Aerial, ground searches turn up nothing on missing Brookston boy, fatherAerial and ground searches in recent days of properties owned by the father and grandfather of a missing boy have turned up no new leads, the St. Louis County Sheriff’s Office reported Wednesday.
By: John Myers, Forum Communications, Pine Journal
Aerial and ground searches in recent days of properties owned by the father and grandfather of a missing boy have turned up no new leads, the St. Louis County Sheriff’s Office reported Wednesday.
Authorities still don’t know where James Nordrum Jr. is more than a week after he allegedly abducted his 7-year-old son Wyatt after a judge awarded sole custody of the boy to his mother.
Nordrum, 41, of Brookston, was supposed to hand the boy over to authorities on March 27. But neither has been seen or heard from since, said Lt. Jason Lukovsky, who is leading the investigation for the sheriff’s office.
Lukovsky said Minnesota Department of Natural Resources officers on the ground and a DNR aircraft helped check neighboring hunting shacks and properties near both James Nordrum Jr.’s land in the Brookston area west of Duluth as well as the home and property and neighboring properties of James Nordrum Sr. in Perch Lake Township in Carlton County.
“We just wanted to make sure he wasn’t somewhere out there close by, and we’re pretty sure now that he’s not,” Lukovsky said.
Authorities issued a statewide crime alert last week about the missing boy and his father. A warrant has been issued for Nordrum’s arrest.
So far authorities haven’t traced any cell phone or credit card activity to Nordrum and don’t even know what kind of vehicle he may have used to flee the area. Nordrum’s and his family’s vehicles have been accounted for, Lukovsky said. Officers are following a possible lead from central Minnesota where the man and boy may have been spotted last week. That lead might offer a vehicle description “but other than that, we just don’t have any real good information,” Lukovsky said.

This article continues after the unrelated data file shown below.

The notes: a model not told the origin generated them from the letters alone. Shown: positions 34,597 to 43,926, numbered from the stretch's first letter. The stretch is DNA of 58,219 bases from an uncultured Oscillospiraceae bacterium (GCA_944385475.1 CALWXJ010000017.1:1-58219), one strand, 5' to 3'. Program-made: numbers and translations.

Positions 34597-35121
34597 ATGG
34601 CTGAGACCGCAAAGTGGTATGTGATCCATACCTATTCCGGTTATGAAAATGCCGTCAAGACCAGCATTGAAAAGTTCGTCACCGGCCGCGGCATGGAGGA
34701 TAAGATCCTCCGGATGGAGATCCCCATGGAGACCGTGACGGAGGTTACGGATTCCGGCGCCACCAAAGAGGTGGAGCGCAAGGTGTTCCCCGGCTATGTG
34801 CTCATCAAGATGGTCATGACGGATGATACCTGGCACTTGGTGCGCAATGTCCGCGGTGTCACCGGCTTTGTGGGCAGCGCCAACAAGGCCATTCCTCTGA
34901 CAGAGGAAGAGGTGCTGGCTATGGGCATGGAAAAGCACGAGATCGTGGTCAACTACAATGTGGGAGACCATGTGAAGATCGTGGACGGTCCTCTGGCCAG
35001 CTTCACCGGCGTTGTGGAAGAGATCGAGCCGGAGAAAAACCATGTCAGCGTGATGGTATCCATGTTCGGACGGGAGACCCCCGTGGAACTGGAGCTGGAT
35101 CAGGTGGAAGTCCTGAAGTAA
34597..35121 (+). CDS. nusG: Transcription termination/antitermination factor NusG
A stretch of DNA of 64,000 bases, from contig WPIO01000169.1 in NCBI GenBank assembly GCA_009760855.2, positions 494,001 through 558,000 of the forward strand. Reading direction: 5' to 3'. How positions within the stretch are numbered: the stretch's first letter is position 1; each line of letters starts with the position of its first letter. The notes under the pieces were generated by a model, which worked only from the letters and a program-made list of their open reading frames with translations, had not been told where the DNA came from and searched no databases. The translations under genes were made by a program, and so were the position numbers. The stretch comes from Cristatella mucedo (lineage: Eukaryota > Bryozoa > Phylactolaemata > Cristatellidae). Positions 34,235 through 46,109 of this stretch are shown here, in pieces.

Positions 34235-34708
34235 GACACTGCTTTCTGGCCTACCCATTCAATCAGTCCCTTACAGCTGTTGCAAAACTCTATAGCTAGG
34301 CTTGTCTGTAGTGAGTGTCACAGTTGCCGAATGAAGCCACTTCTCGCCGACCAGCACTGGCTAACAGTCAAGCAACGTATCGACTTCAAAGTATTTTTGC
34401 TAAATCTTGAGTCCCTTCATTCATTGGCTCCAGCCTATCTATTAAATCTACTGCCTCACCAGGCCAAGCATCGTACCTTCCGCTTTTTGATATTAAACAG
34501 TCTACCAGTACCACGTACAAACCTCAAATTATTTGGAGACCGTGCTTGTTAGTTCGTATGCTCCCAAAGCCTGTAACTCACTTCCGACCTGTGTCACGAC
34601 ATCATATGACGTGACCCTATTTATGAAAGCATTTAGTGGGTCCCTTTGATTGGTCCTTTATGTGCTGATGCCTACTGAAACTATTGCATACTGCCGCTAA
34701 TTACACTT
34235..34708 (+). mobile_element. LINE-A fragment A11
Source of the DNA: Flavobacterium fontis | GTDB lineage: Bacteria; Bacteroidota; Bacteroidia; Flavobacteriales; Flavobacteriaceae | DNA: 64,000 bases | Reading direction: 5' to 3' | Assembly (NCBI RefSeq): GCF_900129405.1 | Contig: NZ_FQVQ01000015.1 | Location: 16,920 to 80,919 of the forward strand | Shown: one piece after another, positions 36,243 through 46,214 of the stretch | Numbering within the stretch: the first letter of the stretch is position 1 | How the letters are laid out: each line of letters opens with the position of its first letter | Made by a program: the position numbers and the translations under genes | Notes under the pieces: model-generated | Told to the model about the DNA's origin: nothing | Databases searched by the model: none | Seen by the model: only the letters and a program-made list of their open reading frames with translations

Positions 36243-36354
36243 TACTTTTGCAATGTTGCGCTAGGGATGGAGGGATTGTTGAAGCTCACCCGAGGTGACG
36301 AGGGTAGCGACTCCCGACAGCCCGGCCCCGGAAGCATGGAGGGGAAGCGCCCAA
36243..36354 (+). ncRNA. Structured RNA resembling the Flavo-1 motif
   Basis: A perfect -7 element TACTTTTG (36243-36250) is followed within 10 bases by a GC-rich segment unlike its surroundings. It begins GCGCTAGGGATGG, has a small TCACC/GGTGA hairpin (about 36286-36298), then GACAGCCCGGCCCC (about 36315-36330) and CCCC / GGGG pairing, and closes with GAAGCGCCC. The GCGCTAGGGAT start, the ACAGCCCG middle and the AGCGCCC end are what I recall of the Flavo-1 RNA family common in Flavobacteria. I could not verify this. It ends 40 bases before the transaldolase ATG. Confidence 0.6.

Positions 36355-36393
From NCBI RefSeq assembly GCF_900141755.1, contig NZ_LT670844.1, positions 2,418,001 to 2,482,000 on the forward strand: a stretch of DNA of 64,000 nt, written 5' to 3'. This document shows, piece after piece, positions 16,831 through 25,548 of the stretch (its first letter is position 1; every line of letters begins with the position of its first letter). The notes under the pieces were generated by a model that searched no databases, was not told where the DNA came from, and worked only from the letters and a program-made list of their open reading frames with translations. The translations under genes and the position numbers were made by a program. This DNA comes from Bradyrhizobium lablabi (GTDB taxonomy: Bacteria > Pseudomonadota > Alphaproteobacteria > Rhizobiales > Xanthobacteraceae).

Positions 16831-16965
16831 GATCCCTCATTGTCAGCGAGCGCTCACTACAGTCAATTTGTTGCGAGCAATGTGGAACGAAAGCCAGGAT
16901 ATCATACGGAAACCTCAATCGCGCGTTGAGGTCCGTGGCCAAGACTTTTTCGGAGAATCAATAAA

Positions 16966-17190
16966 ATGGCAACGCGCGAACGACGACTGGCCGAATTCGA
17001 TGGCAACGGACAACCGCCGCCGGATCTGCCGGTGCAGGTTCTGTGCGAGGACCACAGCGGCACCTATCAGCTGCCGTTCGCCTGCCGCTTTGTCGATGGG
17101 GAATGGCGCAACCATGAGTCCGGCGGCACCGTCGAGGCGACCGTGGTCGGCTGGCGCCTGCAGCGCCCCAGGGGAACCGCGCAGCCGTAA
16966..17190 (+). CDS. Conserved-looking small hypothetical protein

“If we can get a vehicle description we have something more we can get out there to the media and the public and to other law enforcement agencies to go on,” he said. “We really don’t want people to forget these faces. We want to keep this out there so someone recognizes them.”
Nordrum’s family is cooperating with officers but say they have not heard from him. Because James Nordrum was close to his family “the fact he hasn’t tried to reach out to them is concerning to us,” Lukovsky said.
The boy’s parents have been involved in a custody battle since January 2011, with both receiving sole custody at various times through court orders.
Candice Nordrum, the boy’s mother, is originally from Fort Frances, Ontario, and returned there when she asked for the divorce because, a complaint she filed says, she feared for her safety. Police said last week that James Nordrum may have health issues and threatened to harm the boy if he lost custody.